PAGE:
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Dr Mark Storey


Email: M dot J dot Storey at warwick dot ac dot uk

FAB 5.48
Faculty of Arts
University of Warwick
Coventry CV4 7AL


Mark Storey is a Reader in American Literature and teaches on the BA and MA degrees in the department. He was a founding member of the British Association of Nineteenth-Century Americanists (BrANCA), and has held fellowships at the University of Virginia and the Houghton Library at Harvard. He has been nominated three times for the Warwick Awards in Teaching Excellence, and was a winner in 2021.

Research interests

I teach and write about American literature and culture.

My work has tended to focus on the idea of 'genre' -- regionalism, the historical novel, science fiction, the western, gothic/horror -- and how it connects with larger sociological and political categories; modernisation, temporality, imperialism, and so on. I’ve also written on particular authors (Mark Twain, Henry James, William Dean Howells, Gore Vidal, Sarah Orne Jewett). Genre fiction, and how it transforms our experience of society and politics, is the general area of my current and future research.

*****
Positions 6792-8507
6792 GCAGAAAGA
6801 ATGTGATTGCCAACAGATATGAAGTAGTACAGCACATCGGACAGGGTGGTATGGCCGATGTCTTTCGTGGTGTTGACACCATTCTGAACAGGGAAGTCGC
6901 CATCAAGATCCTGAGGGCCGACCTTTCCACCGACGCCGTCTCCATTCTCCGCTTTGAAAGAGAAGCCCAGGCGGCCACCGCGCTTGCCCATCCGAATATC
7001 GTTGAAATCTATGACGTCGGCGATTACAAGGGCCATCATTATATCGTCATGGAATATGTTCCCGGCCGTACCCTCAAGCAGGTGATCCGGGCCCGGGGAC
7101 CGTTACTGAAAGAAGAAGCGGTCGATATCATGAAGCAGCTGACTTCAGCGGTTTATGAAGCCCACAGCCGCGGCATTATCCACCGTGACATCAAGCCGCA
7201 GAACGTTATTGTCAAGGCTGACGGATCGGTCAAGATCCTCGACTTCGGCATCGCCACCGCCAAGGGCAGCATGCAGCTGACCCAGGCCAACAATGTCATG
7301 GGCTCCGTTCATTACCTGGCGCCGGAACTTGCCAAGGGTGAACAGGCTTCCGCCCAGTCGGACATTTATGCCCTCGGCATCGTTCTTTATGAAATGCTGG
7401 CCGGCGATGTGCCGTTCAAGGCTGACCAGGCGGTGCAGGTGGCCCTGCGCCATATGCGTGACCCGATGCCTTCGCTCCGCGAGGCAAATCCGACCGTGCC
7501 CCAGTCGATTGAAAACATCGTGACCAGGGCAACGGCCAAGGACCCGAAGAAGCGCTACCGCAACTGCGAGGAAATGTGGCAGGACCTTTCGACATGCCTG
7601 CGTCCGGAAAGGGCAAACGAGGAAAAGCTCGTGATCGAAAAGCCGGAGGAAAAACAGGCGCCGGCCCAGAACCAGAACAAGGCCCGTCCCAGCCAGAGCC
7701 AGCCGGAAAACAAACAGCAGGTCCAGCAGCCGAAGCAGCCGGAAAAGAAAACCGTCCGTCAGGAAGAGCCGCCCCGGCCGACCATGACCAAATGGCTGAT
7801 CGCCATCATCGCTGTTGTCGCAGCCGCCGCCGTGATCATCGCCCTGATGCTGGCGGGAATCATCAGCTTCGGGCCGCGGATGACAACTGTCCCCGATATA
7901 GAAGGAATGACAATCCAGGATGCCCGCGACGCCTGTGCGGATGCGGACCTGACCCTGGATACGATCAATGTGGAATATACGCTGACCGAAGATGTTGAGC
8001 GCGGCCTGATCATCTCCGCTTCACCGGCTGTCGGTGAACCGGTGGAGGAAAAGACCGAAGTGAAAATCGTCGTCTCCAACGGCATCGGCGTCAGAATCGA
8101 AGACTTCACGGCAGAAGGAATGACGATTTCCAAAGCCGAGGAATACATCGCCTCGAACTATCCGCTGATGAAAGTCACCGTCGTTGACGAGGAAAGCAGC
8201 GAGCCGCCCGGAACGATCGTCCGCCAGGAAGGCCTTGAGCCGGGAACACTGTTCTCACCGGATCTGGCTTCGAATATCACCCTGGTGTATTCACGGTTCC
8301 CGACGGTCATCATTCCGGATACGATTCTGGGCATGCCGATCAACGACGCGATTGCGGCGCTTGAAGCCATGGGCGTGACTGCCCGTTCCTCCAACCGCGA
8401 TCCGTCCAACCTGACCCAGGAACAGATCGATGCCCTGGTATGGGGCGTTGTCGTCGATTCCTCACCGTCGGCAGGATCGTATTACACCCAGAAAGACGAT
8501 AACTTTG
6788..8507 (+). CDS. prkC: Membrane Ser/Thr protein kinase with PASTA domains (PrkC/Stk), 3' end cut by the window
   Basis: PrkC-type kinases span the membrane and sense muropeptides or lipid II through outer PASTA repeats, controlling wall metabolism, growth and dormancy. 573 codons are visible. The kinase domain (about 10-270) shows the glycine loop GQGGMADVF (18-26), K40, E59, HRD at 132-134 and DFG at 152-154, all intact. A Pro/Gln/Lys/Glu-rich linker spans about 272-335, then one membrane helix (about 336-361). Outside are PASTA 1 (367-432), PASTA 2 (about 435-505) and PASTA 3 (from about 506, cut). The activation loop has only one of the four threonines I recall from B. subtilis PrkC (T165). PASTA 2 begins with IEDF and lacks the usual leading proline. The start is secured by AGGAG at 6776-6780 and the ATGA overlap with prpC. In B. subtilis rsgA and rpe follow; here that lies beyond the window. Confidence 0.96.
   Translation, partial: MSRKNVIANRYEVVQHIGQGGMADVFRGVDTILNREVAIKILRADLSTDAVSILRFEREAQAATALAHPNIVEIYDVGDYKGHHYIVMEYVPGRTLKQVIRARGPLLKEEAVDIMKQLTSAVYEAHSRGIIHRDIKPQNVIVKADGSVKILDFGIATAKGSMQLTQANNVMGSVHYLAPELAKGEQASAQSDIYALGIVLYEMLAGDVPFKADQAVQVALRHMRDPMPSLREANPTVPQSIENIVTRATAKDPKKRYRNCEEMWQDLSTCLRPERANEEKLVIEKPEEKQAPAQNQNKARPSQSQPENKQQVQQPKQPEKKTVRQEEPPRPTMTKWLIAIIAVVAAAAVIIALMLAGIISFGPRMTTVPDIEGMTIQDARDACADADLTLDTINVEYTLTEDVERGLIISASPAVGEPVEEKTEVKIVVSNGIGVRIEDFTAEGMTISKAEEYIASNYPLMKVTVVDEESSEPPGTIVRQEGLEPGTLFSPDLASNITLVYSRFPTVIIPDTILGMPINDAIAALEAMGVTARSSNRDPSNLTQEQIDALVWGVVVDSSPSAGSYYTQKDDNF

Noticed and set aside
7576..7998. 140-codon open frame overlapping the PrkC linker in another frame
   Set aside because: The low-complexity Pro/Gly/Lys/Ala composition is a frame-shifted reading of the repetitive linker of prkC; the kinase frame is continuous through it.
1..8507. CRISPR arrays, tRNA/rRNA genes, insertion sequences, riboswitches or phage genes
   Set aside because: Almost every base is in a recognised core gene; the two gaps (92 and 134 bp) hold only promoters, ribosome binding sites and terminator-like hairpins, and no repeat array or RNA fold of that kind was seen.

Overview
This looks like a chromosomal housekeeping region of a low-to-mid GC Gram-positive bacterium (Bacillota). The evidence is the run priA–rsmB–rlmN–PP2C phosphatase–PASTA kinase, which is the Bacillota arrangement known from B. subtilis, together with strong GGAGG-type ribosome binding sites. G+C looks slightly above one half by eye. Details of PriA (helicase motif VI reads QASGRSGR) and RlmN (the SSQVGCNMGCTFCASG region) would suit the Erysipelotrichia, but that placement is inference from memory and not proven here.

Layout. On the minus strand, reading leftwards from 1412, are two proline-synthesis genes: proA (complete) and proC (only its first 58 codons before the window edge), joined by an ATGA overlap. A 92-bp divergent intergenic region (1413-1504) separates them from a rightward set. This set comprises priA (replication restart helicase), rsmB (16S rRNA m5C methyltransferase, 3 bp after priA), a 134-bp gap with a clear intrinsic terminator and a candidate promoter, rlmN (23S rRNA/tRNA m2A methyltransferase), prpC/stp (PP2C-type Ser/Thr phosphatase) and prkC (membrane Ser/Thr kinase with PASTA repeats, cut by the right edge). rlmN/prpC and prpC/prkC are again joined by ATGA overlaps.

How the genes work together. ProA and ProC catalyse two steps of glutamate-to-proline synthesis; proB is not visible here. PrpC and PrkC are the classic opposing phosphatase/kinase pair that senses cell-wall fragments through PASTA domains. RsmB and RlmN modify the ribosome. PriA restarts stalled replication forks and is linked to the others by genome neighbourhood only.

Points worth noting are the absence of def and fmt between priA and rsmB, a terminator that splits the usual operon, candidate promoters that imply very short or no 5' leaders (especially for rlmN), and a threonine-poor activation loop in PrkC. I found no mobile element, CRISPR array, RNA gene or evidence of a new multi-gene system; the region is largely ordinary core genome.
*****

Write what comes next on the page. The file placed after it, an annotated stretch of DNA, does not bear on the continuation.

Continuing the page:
My most recent book, Time and Antiquity in American Empire (OUP, 2021), uses fiction, theatre, film, and photography to explore the way a particular cliche of political commentary since the eighteenth century -- the analogy drawn between ancient Rome and the United States -- can alter the way we think about time, imperialism, and the methods of literary criticism. I also have a long-standing interest in nineteenth-century American regionalism, or 'local color' writing as it's sometimes known; Rural Fictions, Urban Realities (OUP, 2013) is my book about that, and a more recent essay for the Oxford Handbook of American Literary Realism represents an updated version of the arguments. I've returned to the work of the New England writer Sarah Orne Jewett on several occasions, and with Cécile Roudeau I'm currently editing a new edition of The Country of the Pointed Firs for Oxford World's Classics. Finally, I've been developing new projects from a lifelong interest in gothic and horror: this includes, with my colleague Stephen Shapiro, editing the Cambridge Companion to American Horror, an essay on 1970s horror films coming soon in Horror Studies, and starting a longer thing on fear and political subjectivity since the 1960s.

Teaching and supervision

In 2023-24 I am convening American Fiction since 1918 and American Horror Story, and supervising undergraduate and postgraduate dissertations on American literature and culture.

I have supervised, or am supervising, PhD students working on topics that include lawyers in fiction of the American South, post-crash financial novels, the radical cultures of early twentieth-century Chicago, and postwar 'Dirty Realism'. I am always open to proposals in my general fields of interest.

Selected publications

[For a full list see 'Publications' above]

Recent essays

Office hours

From week 4 onwards:

On campus: Tuesday, 5.15-6.15pm

On Teams: Thursday, 11.00-12.00, or by arrangement at other times

Teaching 2021-22


American Fiction since 1918

American Horror Story: US Gothic Cultures, 1619-Tomorrow


Narratives of American Empire